• Anticirce: The capturing piece is reborn on its initial square. The captured piece disappears from the board. The rebirth square must be empty or the capture is illegal. There are two types: Type Cheylan: captures on the rebirth square are illegal (i.e. a white rook can not capture on a1). Type Calvet: captures on the rebirth square are legal.
  • Assassin Circe: The rebirth occurs even if the rebirth square is occupied. The occupying piece is removed from the board. When a piece is captured on its rebirth square, the capturing piece disappears.
  • Chamaeleon Circe: A captured piece (other than a pawn) is reborn as a different piece: knight becomes bishop, bishop becomes rook, rook becomes queen and queen becomes knight. The reborn piece is placed according to the Circe rule for the new piece.
  • Circe Parrain: A captured piece is reborn on the square displaced from the capture square by a vector equal to that of the move following the capture. If the following move is castling, then the sum of the king-move and rook-move vectors is used (for a kingside castle, rebirth can occur only if the piece is a pawn captured en passant).
  • Circe Rex inclusive: As Circe, but also the kings may be captured. A mate requires that the initial square of the king is occupied.
  • Clone Circe: A captured piece is reborn on its initial square but reappears as the piece by which it is captured (not a king).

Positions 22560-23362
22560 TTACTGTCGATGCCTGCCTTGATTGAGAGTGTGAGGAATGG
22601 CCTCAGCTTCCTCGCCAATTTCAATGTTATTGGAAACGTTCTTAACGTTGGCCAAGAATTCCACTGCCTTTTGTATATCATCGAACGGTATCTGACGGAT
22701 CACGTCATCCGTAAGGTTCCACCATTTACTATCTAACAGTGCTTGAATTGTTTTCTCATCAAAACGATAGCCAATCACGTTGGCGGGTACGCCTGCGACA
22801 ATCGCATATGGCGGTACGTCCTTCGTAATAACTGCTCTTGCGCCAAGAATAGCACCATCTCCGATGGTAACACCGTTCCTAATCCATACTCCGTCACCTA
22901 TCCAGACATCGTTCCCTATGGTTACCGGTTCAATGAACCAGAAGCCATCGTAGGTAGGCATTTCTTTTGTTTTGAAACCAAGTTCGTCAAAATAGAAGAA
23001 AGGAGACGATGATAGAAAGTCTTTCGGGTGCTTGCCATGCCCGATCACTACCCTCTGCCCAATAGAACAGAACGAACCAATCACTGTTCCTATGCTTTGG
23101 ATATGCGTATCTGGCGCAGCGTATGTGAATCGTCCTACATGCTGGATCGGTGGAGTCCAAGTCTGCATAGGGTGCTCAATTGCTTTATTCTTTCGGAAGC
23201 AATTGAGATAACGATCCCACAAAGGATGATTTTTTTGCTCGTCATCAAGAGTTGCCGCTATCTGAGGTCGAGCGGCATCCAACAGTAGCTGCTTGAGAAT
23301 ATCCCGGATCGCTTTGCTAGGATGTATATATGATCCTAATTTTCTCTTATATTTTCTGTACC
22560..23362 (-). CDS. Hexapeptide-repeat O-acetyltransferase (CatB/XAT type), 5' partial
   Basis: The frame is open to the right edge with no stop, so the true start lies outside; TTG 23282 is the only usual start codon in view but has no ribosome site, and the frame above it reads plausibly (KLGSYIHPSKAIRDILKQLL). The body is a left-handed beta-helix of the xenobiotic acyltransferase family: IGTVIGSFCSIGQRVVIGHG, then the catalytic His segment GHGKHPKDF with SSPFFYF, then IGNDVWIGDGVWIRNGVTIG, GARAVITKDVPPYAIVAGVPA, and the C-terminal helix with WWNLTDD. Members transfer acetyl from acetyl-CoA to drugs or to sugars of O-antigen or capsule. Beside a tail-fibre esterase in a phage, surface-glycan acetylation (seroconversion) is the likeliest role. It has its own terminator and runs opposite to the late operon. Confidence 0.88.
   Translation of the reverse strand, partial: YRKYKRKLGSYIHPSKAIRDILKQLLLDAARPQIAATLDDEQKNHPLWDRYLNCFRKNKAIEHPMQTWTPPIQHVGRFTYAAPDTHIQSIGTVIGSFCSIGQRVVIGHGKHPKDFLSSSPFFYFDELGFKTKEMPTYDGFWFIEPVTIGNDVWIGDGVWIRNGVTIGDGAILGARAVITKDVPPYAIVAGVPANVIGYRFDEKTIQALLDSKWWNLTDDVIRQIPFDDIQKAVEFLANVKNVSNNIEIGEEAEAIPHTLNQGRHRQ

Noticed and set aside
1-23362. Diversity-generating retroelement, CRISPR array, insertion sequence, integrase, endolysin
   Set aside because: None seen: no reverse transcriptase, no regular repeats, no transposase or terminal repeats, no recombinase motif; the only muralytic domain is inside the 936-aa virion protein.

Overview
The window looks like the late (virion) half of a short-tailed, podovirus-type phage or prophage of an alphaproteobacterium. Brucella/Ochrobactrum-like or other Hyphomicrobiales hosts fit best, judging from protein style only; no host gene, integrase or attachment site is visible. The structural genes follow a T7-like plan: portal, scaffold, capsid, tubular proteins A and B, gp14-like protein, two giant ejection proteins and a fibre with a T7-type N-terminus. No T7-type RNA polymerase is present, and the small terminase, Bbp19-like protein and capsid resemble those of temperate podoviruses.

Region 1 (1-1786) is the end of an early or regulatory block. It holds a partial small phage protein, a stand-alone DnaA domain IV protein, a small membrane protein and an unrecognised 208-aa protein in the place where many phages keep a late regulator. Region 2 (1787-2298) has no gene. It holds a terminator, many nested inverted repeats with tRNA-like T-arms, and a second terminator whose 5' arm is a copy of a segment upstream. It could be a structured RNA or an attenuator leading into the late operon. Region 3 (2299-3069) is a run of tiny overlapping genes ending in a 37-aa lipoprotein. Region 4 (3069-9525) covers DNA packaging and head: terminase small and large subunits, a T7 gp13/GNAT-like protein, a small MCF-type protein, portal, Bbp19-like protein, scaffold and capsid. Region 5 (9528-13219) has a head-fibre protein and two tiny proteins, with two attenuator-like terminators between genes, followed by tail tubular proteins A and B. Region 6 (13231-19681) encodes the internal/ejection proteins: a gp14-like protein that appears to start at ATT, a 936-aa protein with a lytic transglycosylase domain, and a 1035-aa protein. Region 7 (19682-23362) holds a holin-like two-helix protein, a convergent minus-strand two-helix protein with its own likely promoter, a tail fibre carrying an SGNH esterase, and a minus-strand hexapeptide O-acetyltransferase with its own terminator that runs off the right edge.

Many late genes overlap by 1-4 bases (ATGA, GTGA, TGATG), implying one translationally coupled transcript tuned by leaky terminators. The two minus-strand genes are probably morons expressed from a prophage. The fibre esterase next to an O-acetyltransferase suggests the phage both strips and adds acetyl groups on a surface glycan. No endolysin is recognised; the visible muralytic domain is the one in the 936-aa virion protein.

• CouCou Circe: As Circe, but the rebirth square is that of the capturing piece. Pawns captured by a piece are reborn on the promotion rank, and promote. The promotion is chosen by the capturing side.
  • CousCous Circe: As CouCou Circe, but for captures resulting in promotion, the promotion type is chosen by the side whose pawn promotes.
  • Diagram Circe: A captured piece is reborn on the position it had on the diagram.
  • Equipollents Circe: As Circe Parrain, but the rebirth occurs immediately on a vector equal to the capturing move.
  • Kamikaze Circe: The captured piece is reborn on its initial square. The capturing piece disappears.
  • Martian Circe: Pieces move in the ordinary manner but capture only from their initial position (if it is unoccupied). Captured pieces disappear from the board.
  • Mirror Circe: A captured piece is reborn on a square where a piece of the opposite colour would be reborn in ordinary Circe.
  • Platzwechsel Circe (PWC): A captured piece is reborn on the square where the capturer was placed before the capture. Platzwechsel means "position exchange" in German.
  • Strict Circe: As ordinary Circe, but the rebirth square must be free for the capture to be legal.
  • Symmetrical Circe: As Circe, but the rebirth square is the capture square mirrored across the center of the board.
  • Volcanic Circe: As Circe, but if the rebirth square is occupied, the captured piece is 'hidden' under that piece. When that piece moves, the hidden piece is revealed. E.g. white king on f1, white bishop on a6, black king on b6: Black captures Kb6xa6(+wBf1(hidden)) Kf1-e1 (+wBf1).

See also[edit]



  • Hooper, David; Whyld, Kenneth (1996) [First pub. 1992]. The Oxford Companion to Chess (2nd ed.). Oxford University Press. p. 80. ISBN 0-19-280049-3.
  • Pritchard, D. B. (2007). "Circe Chess [Monréal]". In Beasley, John (ed.). The Classified Encyclopedia of Chess Variants. John Beasley. pp. 55–56. ISBN 978-0-9555168-0-1.

External links[edit]